As specified by Meaningful Use Stage 2, EHR certification requires problem list entries to have SNOMED CT encoding. Since October 1, 2015, diagnoses must be coded in ICD-10-CM for billing. Personnel and systems now convert problem list entries in SNOMED CT to billing diagnoses in ICD-10-CM. Sophisticated SNOMED CT to ICD-10-CM mapping is required to allow this task to be done efficiently and accurately.
Clinicians should consider deploying a Workflow Enhancing Search solution that ensures problems, procedures, and diagnoses are properly documented and mapped to standards. This approach not only improves the quality of clinical documentation, but also increases clinician productivity and satisfaction–all critical goals when promoting the adoption of standards such as SNOMED CT and ICD-10.
Determined by the advent in healthcare technologies, the World Health Organization has brought out the updated ICD codes. These new codes encompass a wider range of diseases and their procedures, making it easier for doctors to implement them.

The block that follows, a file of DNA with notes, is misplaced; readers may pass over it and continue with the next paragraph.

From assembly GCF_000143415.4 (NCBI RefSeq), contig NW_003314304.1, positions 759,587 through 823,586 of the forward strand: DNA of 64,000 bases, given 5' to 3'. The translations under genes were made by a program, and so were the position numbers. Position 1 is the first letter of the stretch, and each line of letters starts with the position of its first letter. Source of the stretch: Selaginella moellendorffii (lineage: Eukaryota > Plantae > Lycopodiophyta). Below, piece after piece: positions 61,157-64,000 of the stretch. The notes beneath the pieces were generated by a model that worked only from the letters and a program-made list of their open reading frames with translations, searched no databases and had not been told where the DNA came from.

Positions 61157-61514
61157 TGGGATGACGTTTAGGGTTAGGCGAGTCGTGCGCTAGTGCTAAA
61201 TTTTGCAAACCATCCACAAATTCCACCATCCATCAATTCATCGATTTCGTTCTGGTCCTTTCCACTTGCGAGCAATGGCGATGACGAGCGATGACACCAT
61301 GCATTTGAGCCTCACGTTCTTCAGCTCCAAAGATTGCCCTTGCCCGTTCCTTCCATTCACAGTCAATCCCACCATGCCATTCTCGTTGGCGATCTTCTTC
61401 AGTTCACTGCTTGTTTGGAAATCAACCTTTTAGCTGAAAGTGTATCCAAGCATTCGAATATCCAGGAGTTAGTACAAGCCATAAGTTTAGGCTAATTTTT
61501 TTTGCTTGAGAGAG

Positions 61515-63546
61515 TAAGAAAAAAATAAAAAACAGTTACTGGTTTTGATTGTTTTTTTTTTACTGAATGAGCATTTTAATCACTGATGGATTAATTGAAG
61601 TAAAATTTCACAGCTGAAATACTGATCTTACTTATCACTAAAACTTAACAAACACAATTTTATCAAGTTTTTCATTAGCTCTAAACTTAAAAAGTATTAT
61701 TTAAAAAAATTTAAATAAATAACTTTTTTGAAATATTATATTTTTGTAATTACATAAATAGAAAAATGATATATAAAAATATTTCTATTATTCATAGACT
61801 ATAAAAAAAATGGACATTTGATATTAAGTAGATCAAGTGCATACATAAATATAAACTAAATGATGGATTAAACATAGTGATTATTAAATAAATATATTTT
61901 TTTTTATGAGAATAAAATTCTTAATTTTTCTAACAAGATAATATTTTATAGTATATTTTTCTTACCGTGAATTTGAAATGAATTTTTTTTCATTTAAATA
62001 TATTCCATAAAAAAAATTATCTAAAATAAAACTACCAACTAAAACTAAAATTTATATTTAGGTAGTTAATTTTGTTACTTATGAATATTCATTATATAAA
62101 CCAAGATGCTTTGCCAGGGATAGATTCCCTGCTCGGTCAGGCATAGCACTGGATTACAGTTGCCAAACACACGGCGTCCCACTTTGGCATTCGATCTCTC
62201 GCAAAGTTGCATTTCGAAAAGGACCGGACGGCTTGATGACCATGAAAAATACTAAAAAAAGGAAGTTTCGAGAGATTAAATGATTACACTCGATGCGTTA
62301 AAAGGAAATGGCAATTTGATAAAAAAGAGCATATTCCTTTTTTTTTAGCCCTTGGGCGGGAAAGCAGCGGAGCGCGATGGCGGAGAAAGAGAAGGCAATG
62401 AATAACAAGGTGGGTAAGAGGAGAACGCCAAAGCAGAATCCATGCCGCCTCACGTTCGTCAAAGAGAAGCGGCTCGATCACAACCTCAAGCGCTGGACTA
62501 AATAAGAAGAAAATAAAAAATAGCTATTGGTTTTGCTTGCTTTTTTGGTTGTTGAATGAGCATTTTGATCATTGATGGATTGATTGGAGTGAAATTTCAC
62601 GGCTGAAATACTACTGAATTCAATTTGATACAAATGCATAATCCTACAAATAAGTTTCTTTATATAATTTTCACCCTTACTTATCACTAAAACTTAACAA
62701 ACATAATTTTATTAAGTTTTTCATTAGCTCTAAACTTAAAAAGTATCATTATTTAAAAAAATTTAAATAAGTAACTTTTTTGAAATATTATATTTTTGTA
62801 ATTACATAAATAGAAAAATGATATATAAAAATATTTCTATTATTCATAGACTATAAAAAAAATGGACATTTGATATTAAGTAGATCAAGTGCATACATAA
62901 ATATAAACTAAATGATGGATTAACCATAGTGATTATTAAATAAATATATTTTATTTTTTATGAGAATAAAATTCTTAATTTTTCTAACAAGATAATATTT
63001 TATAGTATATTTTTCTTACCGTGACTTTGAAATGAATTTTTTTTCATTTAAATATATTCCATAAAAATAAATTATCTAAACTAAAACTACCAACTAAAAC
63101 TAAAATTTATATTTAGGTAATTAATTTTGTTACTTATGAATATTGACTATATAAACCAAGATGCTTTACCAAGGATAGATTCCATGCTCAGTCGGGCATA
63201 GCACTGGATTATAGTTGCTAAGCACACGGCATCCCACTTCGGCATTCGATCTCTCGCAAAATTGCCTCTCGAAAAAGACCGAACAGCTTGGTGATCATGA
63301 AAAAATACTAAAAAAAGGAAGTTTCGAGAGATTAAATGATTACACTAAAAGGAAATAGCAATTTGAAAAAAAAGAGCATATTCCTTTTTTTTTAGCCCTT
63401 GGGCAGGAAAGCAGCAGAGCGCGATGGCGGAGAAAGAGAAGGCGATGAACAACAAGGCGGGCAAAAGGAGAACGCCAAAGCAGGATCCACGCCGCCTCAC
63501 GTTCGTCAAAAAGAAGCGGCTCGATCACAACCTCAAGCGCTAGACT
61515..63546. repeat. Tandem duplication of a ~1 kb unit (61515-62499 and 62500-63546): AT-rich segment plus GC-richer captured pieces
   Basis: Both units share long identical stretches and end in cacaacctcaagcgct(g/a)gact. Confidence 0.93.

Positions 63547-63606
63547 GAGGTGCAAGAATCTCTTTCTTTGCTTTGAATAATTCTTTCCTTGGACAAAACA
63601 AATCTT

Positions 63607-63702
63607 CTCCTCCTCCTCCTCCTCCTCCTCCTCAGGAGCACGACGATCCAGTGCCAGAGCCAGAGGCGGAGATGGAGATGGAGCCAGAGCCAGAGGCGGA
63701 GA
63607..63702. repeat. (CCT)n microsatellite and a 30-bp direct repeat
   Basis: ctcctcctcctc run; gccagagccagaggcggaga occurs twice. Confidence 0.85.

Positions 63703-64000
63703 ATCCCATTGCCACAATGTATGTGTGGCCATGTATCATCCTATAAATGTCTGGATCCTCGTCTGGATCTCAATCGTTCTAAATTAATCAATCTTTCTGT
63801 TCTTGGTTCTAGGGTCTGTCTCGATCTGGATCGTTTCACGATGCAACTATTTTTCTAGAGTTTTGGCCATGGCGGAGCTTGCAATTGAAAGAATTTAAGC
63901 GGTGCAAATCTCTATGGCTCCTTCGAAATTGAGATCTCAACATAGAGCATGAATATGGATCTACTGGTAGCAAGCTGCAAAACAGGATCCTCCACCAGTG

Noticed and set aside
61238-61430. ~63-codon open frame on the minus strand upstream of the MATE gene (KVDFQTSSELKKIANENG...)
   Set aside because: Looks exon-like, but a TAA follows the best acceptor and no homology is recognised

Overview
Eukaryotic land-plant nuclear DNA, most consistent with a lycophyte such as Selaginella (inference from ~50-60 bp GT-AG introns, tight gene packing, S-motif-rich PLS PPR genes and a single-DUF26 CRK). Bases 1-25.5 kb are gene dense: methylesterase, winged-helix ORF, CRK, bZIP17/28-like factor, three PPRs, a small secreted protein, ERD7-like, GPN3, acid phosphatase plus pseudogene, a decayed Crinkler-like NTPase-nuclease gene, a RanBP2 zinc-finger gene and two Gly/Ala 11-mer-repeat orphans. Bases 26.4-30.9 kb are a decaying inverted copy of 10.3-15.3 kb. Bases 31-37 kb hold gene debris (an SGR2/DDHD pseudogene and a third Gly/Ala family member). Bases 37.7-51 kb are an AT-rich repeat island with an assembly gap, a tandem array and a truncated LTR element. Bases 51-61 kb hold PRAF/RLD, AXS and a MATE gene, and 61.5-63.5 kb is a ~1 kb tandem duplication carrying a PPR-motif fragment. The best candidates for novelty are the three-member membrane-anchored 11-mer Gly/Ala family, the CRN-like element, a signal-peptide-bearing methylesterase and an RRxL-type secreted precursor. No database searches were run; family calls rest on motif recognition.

Much has been written about the most recent ICD-10 delay and how to best take advantage of the newfound time to prepare. While looking at the myriad of expert opinions, don’t overlook your office staff and the specific functions they perform.
Few healthcare initiatives have been as transformative, yet as elusive, as ICD-10. As soon as we are on the cusp of transitioning to this new, standard diagnosis code set, another delay is granted that postpones the inevitable.
Lake Shore Obstetrics & Gynecology had an opportunity to integrate its clinical and financial processes when its leaders decided to implement an electronic health record (EHR). Up until then, the Chicago-based, eight-provider office had used an outside billing service and maintained separate financial and clinical records.
The looming ICD-10 transition, which will entail a staggering eightfold increase in the number of codes versus ICD-9, is complicated and challenging, requiring the seamless coordination of efforts by multiple departments across healthcare organizations with limited resources.
Rather than seeing the industry’s transition to ICD-10 as a burden, providers may be missing an opportunity to “accentuate the positive” and use the transition to improve their organization’s performance under the new coding system.